We are living longer lives but not healthier lives.
That, right there! That’s how we DISRUPT AGING! We need to live healthier lives, and that means being informed. We have to accept responsibility for our roles in living healthier lives. I’m not just talking about diet, exercise and general lifestyle. We have to educate ourselves so we can make informed decisions that have healthier outcomes. Our doctors might not answer the questions we forget to ask. If we are not satisfied with the answers, there is nothing wrong with getting a second, third or even fourth opinion.
I was ready. Despite being discouraged from going to the Emergency Department, I went. Then, I went back. To keep the new trend going, I also went to my Primary Care Physician, OB/GYN, Ophthalmologist, Optomotrist, and Sports Medicine Doctor.
I was not okay.
Symptom by symptom, I reviewed all of my concerns with each appropriate medical professional. I insisted on exams, tests and imaging. Some people might think that I got some bad news. Maybe, but let’s spin that perspective. I think it was all great news! I got answers. I got a plan. My future is looking bright and healthier. Here are some of things I found out about my health during my short period of crisis.
- I have blood clots. I’ve already started blood thinners and have a plan with my doctor to determine whether I will need to take them for three months or for my lifetime. Imagine if I would have kept ignoring this! I know it wasn’t the first time.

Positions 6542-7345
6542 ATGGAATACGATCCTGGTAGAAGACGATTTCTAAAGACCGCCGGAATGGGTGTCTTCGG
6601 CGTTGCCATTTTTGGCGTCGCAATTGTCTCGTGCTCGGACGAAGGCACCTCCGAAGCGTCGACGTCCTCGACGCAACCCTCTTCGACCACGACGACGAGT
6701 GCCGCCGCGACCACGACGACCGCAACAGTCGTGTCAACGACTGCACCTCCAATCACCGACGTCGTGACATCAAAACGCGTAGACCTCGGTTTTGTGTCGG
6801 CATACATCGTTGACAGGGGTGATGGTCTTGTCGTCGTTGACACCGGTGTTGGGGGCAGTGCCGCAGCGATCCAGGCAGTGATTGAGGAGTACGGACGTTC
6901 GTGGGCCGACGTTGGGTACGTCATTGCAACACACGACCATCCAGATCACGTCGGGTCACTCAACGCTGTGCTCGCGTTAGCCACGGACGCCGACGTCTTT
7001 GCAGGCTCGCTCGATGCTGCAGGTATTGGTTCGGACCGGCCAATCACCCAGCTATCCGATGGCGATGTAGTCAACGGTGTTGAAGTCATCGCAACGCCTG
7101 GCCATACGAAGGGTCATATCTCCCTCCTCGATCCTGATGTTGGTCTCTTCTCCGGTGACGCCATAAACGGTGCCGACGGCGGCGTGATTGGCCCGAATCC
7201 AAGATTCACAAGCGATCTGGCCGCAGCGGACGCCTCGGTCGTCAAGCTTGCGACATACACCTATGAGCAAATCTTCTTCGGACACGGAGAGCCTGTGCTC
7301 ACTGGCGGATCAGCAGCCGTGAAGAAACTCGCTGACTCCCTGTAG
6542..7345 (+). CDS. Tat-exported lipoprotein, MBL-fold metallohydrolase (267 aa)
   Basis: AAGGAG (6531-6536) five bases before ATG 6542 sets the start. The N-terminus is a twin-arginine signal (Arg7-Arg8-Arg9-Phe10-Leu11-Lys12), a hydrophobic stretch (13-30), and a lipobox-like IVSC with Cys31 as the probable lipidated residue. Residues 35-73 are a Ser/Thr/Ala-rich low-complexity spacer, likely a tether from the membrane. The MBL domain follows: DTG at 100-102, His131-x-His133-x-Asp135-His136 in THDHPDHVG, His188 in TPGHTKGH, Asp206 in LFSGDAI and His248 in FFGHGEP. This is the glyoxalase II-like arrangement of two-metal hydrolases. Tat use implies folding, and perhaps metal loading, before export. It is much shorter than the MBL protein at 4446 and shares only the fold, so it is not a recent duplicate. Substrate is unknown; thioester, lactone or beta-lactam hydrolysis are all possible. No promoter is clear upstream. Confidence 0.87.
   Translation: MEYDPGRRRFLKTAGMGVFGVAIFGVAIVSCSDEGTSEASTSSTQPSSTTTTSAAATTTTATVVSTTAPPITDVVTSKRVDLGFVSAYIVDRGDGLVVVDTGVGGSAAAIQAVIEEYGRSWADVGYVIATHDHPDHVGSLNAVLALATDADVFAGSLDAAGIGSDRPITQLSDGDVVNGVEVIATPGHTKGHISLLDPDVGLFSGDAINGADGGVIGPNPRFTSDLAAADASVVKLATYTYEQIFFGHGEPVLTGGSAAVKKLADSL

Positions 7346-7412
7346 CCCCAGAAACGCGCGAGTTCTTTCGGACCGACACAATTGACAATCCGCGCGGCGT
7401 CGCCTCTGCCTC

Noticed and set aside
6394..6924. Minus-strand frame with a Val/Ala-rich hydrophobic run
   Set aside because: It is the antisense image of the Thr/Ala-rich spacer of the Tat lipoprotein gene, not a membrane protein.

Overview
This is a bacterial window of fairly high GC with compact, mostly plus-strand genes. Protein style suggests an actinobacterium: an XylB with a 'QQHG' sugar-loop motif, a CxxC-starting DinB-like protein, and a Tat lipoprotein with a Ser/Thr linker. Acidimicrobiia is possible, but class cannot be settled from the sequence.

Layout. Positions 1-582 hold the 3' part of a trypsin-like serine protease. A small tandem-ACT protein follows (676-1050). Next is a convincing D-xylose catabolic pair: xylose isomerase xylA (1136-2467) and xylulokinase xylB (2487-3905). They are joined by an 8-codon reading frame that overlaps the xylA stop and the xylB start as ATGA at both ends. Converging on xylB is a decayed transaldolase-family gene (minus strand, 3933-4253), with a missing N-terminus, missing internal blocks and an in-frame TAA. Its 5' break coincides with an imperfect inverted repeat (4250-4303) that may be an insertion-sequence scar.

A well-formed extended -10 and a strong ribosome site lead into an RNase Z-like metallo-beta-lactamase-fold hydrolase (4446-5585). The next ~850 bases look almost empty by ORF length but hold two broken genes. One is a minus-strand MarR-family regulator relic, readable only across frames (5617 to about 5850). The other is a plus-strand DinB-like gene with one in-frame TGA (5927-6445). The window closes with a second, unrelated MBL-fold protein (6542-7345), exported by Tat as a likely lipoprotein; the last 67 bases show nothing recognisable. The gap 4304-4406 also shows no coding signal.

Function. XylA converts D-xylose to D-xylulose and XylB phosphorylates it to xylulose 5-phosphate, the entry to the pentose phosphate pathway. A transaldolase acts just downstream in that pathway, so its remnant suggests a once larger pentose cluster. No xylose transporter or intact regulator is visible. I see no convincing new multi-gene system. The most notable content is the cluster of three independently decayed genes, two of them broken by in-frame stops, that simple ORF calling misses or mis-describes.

- Oh, what do you know. It’s a kidney infection! I just finished a round of antibiotics and will have follow up tests to make sure I am infection-free.
- Learning that I have emphysema hit a bit hard, but I’m coping with that reality and have made some immediate changes.
- In addition to my chronically dry eyes, they are not producing enough tears. I’m starting a year-long treatment and am hopeful it will help.
- I was right, there is a tear on my left shoulder, too. To allow for a little more healing from my right shoulder surgery in May, I’ve scheduled surgery for my left shoulder and bicep tendon for mid-December.
I’m doing better!
I feel like I’m on the right track to living a longer, healthier, happier and less naive life.
Early menopause should have been my red flag. That should have been my wakeup call to pay better attention to my own body, ask more questions and insist on better answers. If you’ve had your own red flag issues, it’s not too late to change your narrative. We can do it together. Let’s live better.
Let me just say this, again. When it comes to aging, we are living longer lives but we are not living healthier lives. We have to change that. Let’s DISRUPT AGING!
I don’t exactly what I was expecting, but it was way better!
This event was a lot of fun! The attendees were a wide range of ages. Women of color were represented and celebrated. Ladies kept it real up in there! By the way, it turns out that women don’t just grow old, shrivel up and crave eternal abstinence. That sex drive might out live us all.
There’s so much left for us all to do. Are you ready?
o Ask More.
o Expect More.
o Rest More.
o Laugh More.
o Love More.
o Dress More.
o Undress More.
o Live More.
Who would have ever thought that a little day-trip to the WisePause Lifestyle Tour in LA courtesy of AARP’s Disrupt Aging campaign, would save my life! That’s what happened, though. Just a little change in perspective might have saved me from a pulmonary embolism, brain aneurysm and more. I was not okay, but I am now!
And a special thanks to Brady!
If you want check out some behind-the-scenes, be sure to check out my Instagram, and look on the Travel highlight.